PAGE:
Japanese Business Culture

Topics: Decision making, Negotiation, Economy of Japan Pages: 6 (1934 words) Published: January 25, 2013
What do you do to prepare for this meeting?

In order to prepare for this meeting, apart from the usual prepaparation with regards to presentations, brochures and other information material, information about the product as well as the company, etc, I need to gather extensive information about the Japanese business culture as the peculiar characteristics of this particular trading company with whom we are meeting. It is extremely important in international business that one should pay attention to prevailing business culture, customs and peculiarities of the companies from other countries in order to conclude a successful business deal. Therefore, I need to peep into material describing the Japanese way of doing businesses, their negotiation styles, things which one should avoid during the meetings, etc.

What do you want to know about the trading company?

The first thing which I would like to know about the trading company is its similarity to the traditional Japanese companies which possess certain typical characteristics. For example, one of the important things to know about this trading firm will be whether it is part of Japanese Keiretsu or not. The knowledge of this information in advance will help me to identify key features of Japanese trading firms who are still part of the large groups or Keiretsu. Knowledge about few characteristics of the firm will help us to present ourselves in a more comfortable manner at deal stage.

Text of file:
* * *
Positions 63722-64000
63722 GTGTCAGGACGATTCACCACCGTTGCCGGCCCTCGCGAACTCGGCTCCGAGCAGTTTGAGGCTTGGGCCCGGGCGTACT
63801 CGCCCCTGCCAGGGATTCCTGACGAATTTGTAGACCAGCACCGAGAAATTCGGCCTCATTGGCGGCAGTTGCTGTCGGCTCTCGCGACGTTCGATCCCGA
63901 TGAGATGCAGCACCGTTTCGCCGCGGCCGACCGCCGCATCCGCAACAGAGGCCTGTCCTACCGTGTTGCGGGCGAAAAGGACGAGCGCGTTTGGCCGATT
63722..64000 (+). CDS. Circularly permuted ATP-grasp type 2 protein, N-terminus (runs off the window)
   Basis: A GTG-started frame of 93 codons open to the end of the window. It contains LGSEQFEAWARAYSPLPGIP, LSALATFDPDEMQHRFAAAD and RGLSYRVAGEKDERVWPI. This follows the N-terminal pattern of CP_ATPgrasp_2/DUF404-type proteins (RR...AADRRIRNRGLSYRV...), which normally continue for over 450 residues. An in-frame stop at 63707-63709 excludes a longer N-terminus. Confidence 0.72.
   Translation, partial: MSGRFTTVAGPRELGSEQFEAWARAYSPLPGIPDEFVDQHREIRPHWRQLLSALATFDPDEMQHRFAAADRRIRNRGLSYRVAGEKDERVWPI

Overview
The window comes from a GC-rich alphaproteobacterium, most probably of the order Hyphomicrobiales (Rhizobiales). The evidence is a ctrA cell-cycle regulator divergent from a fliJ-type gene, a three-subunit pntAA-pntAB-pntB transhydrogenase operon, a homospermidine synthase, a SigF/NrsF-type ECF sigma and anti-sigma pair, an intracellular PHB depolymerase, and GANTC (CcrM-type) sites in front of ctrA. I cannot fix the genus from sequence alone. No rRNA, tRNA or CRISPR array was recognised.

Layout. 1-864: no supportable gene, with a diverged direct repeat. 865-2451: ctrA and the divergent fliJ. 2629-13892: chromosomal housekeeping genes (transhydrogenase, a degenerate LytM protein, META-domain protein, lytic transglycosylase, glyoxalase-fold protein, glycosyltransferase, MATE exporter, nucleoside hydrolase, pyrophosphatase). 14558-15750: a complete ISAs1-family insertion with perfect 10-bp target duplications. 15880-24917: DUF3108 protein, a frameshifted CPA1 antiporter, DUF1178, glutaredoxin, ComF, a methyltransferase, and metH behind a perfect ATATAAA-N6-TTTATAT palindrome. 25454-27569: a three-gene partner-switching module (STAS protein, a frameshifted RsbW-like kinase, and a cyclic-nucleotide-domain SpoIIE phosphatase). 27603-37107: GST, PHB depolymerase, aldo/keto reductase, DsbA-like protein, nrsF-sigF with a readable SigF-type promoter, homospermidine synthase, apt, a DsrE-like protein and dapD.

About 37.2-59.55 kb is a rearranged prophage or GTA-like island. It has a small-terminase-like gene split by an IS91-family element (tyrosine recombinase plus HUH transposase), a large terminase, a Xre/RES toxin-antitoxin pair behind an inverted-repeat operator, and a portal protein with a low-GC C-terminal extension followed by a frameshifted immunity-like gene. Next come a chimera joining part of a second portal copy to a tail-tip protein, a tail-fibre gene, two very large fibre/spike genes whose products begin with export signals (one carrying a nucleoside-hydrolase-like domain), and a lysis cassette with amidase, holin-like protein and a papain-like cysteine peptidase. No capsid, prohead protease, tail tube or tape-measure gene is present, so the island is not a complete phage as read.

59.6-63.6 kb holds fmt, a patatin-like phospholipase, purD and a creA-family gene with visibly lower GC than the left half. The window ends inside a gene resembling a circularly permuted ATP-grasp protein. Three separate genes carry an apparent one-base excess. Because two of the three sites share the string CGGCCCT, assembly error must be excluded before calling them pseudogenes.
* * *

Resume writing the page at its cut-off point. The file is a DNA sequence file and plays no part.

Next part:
I am presenting below few important characteristics of Japanese firms:
1) Connections are very helpful in this country, but choose your intermediaries carefully: the Japanese will feel obliged to be loyal to them. Select someone of the same rank as the person with whom he or she will have dealings. Moreover, an intermediary should not be part of either company involved with the deal.

2) If you know a highly respected, important person in Japan, use his or her endorsement and connection. Before you enter into negotiations, request a consultation, and then ask if you can use the endorsement and connection to further your business efforts. This method of using connections is standard practice among Japanese businesspeople.

3)Generally, the Japanese are not receptive to "outside" information. They will consider new ideas and concepts only within the confines of their own groups.

4)The Japanese tend to think subjectively, relying on feelings rather than empirical evidence.

5)Getting acquainted is the purpose of the initial meetings. You may, however, introduce your proposal during these preliminary discussions.

During presentations, and especially during negotiations, it is essential that one maintain a quiet, low-key, and polite manner at all times. The highest-ranking individual may appear to be the most quiet of everyone present. For a persuasive presentation, you must describe how your product can enhance the prosperity and reputation of the Japanese side. Making these claims effectively requires a thorough knowledge of Japanese economy, business, and product lines.

The Japanese will commit themselves to an oral agreement, which may be acknowledged by a nod or slight bow, rather than by shaking hands. Contracts can be renegotiated; in Japanese business protocol, they are not final agreements.

After gathering knowledge about these typical characteristics of Japanese firms, we will try to compare this particular firm with these characteristics by analyzing the available information.
source: http://www.executiveplanet.com/business-etiquette/Japan.html Comment to student: click on the link above. You will find many links on this page with respect to business culture in Japan.

The Japanese have been raised to think of themselves as part of a group, and their group is always dealing with other groups. This is viewed on many angles -- internationally it is "We Japanese" vs. everyone else (more on that later), but in schools, companies, sections of...
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